How To Test & Repair A Halogen Downlight

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Skefos from Florance Electrical here with another handy electrical tip! We would like to help show how to diagnose which component of a downlight is faulty using a simple process of elimination and describe each part of a downlight and it’s the function.

The first component of a halogen downlight that we are going to look at today is the silicone lead. Now, this lead is connected to the ELV or extra-low voltage side of the transformer and is safe to handle if you have 12V downlight installed in your home or business. We ofter find that these silicone lamp holders become loose through standard wear and tear.

This loose connection from the transformer to the globe can cause excessive heat to be emitted and therefore raises the resistance of the electrical circuit.

When plugging and unplugging the silicone lead, it should feel tight against the lamp or globe and not fall away from the pins of the globe too easily. If it does, this could indicate a loose connection and maybe the cause of the downlight ceasing to function.

It is also a very good idea to perform a visual inspection on the silicone lead and look for signs of discolouration or feel for heat. These two signs are also an indication of a loose connection against the halogen globe if present.

If you don’t feel any resistance and you find that it’s a little bit loose, turned it on from the switch and plug the lead into the glove and move it around and see if the lights flicker. If it does, congratulations! You have found the issue with your faulty halogen downlight. Now, these silicone leads can be purchased from any electrical wholesaler are relatively inexpensive to purchase.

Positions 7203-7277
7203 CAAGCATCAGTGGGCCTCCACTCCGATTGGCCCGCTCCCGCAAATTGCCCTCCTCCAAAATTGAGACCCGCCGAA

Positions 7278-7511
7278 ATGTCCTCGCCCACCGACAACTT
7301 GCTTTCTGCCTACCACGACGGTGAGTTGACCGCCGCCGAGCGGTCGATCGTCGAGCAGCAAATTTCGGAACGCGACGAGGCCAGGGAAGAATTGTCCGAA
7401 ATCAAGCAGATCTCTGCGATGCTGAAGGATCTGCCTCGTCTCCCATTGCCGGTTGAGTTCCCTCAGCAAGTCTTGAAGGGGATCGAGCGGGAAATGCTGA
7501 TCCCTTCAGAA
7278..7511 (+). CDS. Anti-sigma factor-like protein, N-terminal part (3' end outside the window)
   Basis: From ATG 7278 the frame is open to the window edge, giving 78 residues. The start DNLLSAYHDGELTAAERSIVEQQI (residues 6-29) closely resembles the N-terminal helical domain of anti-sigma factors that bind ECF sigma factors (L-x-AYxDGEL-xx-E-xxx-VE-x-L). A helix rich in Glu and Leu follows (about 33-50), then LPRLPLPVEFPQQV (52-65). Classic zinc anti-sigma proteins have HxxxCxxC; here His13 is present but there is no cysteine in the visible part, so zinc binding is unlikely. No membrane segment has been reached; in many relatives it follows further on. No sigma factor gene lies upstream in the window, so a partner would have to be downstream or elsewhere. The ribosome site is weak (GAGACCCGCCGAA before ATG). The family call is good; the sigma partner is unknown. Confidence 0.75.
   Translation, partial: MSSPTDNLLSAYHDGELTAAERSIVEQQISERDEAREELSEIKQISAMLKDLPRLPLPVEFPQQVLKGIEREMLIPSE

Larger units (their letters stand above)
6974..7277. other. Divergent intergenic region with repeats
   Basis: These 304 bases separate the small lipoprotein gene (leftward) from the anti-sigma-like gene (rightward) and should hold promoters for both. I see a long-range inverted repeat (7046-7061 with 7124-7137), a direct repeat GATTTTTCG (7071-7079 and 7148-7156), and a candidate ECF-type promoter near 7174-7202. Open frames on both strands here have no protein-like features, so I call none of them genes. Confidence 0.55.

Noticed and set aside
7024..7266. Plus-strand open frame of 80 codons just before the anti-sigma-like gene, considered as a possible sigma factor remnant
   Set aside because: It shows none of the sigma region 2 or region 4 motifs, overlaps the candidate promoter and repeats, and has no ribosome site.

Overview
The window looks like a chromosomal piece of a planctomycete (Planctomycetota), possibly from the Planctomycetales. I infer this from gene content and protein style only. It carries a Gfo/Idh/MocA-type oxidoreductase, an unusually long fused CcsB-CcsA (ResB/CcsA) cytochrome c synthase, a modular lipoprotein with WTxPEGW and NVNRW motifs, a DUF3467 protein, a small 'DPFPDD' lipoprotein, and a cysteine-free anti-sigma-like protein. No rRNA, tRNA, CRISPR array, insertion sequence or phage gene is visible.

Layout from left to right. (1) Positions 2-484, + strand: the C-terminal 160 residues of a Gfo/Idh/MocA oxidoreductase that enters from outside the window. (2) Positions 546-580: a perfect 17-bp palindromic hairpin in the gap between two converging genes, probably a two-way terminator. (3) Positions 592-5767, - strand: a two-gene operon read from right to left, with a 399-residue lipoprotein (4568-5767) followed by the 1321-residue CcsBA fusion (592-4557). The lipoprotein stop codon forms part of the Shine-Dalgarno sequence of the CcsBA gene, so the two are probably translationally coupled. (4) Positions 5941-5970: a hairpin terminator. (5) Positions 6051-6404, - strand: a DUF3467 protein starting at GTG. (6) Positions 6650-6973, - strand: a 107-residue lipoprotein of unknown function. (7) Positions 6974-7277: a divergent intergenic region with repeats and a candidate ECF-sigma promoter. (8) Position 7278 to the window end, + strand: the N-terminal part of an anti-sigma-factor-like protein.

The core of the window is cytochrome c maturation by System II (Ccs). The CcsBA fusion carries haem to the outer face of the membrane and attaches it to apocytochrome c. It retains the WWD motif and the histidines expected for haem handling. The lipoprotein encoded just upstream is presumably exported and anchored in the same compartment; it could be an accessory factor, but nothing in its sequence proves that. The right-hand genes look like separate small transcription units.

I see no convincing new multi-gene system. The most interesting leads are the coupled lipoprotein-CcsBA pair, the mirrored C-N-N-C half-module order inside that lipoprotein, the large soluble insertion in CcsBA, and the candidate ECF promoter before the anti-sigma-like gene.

They are also easy to replace by yourself with a simple screwdriver. Just be sure that you are only working on the ELV / 12V side of the transformer and if in doubt, call a licensed electrician. The next component that we will look at is the transformer.

If you have a Transformer with a lead coming out of it like this which should be plugged into a 413 plug socket, which looks like this. Then you will know that you will not need an electrician to replace your downlight as the 240V live electrical circuit is safely contained within the 413 plug socket and not accessible.

Do not under any circumstances open this plug socket if you are not a licensed electrician as it is very dangerous and potentially fatal. If you have a spare 12VAC transformer with a suitable or equivalent amperage to the downlight, simply swapping the transformers would be the ideal way to eliminate a faulty transformer without further testing.

If the replacement transformer functions, the existing transformer was faulty. If a 413 / plug socket is existing, simply unplug the faulty downlight and plug in the working one as you would with a power point, test and then re-install into the ceiling.

The two clips either side of the downlight frame pullback towards the centre of the downlight and spring against the gyprock inside the roof cavity once the downlight is pushed up and into the cut-out.